In this paper, the author analyzes the legal, structural, and ethical concerns around digital health and provide an understanding of the problems these shortcomings pose.
Dipika Jain, Professor, Jindal Global Law School, O.P. Jindal Global University, Sonipat, Haryana, India.
In the wake of the COVID-19 pandemic, digital healthcare has gained an influx of interest and global investment. The WHO has published guidelines and recommendations for countries to successfully implement telemedicine on a large, nationwide scale. This is not only helpful for patients who wish to protect themselves from COVID-19 and related illnesses that they may be vulnerable to, but it also has great potential to increase access to healthcare.
In India, a country without universal healthcare grappling with a high level of distrust in the public health system, there are several implementation challenges for digital healthcare across the country. The current laws in India that regulate technology do not explicitly address telehealth, nor are there adequate data protection laws in place that could manage the significant amount of data that would be generated by digital healthcare if applied on a large scale.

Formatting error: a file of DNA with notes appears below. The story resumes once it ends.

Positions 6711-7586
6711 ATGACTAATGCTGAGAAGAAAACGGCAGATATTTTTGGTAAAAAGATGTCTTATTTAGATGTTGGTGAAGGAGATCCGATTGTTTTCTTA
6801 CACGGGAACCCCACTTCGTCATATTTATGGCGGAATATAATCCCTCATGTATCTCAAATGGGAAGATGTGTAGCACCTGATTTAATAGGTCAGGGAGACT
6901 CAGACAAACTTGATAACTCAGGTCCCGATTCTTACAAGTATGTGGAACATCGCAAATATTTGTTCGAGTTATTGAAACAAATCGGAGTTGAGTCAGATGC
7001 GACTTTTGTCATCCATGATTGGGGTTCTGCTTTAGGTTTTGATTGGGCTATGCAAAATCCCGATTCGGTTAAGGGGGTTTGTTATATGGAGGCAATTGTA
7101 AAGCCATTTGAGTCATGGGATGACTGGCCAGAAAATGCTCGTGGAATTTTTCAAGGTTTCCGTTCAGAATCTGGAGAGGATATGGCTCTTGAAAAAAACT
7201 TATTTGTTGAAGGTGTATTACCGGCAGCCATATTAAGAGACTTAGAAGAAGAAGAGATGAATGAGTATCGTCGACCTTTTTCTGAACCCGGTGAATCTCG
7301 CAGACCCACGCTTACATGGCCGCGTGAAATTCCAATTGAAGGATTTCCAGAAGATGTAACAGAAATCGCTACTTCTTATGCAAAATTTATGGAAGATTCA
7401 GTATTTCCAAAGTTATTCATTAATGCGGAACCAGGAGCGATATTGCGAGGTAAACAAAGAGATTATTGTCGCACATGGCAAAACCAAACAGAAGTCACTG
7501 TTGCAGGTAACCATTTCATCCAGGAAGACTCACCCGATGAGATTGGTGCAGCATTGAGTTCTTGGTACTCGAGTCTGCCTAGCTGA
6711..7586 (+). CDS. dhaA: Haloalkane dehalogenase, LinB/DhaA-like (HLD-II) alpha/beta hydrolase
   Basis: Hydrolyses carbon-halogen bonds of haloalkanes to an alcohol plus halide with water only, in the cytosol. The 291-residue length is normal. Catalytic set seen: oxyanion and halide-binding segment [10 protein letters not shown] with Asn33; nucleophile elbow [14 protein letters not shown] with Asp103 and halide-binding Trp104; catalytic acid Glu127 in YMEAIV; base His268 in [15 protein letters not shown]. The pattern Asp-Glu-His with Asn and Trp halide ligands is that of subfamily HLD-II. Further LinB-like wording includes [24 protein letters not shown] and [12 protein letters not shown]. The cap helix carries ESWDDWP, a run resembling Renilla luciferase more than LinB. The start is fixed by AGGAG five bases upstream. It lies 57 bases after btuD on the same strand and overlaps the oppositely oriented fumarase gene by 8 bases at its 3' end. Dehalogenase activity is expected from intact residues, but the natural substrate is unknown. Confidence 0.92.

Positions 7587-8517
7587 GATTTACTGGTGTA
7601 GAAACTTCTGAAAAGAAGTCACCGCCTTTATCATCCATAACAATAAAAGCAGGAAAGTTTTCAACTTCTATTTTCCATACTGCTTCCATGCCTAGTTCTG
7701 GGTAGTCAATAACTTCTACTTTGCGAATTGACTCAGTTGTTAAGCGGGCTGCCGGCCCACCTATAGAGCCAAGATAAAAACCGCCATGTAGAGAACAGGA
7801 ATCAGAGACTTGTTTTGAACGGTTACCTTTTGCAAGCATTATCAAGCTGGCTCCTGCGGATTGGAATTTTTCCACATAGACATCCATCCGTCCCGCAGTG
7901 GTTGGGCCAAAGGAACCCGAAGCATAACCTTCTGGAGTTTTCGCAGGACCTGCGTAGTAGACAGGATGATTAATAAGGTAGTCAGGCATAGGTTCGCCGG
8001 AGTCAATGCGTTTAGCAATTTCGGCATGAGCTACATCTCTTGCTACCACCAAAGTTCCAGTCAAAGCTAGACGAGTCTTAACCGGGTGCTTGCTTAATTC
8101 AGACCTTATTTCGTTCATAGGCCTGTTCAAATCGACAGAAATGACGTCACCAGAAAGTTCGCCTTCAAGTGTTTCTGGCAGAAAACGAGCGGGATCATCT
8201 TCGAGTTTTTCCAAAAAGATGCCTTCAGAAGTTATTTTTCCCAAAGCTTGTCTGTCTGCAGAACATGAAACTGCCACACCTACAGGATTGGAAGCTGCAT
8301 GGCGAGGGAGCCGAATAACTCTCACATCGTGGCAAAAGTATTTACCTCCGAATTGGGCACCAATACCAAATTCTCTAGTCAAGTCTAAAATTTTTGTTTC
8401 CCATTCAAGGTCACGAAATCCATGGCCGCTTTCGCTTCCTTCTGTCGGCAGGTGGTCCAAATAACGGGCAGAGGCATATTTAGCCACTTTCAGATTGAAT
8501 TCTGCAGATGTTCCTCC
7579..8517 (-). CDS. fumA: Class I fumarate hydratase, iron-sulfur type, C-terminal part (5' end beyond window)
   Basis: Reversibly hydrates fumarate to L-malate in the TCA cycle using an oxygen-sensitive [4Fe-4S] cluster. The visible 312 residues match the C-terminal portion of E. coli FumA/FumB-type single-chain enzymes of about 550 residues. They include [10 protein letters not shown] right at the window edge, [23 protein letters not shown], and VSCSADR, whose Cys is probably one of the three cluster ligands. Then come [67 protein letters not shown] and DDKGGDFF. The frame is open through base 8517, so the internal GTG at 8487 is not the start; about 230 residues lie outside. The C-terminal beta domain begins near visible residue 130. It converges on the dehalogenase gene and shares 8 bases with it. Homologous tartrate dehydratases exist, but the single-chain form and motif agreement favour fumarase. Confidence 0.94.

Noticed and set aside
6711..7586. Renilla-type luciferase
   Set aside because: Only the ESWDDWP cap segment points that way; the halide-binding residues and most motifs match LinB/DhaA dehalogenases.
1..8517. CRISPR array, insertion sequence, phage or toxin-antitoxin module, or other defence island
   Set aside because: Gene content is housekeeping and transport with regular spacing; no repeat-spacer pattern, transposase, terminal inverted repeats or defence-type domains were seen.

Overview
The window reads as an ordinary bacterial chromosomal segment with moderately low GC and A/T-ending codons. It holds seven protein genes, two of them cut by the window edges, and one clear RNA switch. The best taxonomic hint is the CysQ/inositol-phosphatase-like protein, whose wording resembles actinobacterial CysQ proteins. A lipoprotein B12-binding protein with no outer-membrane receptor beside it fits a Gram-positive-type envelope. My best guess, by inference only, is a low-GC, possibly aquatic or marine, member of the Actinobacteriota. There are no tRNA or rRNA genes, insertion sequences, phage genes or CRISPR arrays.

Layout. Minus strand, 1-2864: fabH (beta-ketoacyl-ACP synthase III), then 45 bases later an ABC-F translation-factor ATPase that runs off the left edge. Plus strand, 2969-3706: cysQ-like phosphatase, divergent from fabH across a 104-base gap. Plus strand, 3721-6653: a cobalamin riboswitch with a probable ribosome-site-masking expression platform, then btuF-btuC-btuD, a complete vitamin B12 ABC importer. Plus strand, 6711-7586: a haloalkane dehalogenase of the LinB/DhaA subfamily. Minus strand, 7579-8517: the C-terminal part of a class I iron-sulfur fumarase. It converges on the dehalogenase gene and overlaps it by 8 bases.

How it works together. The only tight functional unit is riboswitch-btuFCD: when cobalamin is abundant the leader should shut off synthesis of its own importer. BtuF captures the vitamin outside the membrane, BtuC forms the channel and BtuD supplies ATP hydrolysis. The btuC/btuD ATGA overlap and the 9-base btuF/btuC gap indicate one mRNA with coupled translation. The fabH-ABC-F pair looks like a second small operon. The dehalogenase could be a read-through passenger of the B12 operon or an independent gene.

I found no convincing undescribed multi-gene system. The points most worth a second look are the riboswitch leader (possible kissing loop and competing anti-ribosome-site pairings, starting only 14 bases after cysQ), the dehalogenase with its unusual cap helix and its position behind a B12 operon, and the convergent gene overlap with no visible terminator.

Further, there are concerns at the level of patient privacy, which could be compromised through digital healthcare. In addition to the legal concerns surrounding privacy, there is no framework in place to ensure informed consent in a digital healthcare context.
In this paper, I analyze the legal, structural, and ethical concerns around digital health and provide an understanding of the problems these shortcomings pose, as well as policy recommendations for overcoming these problems.
Published in: Healthcare
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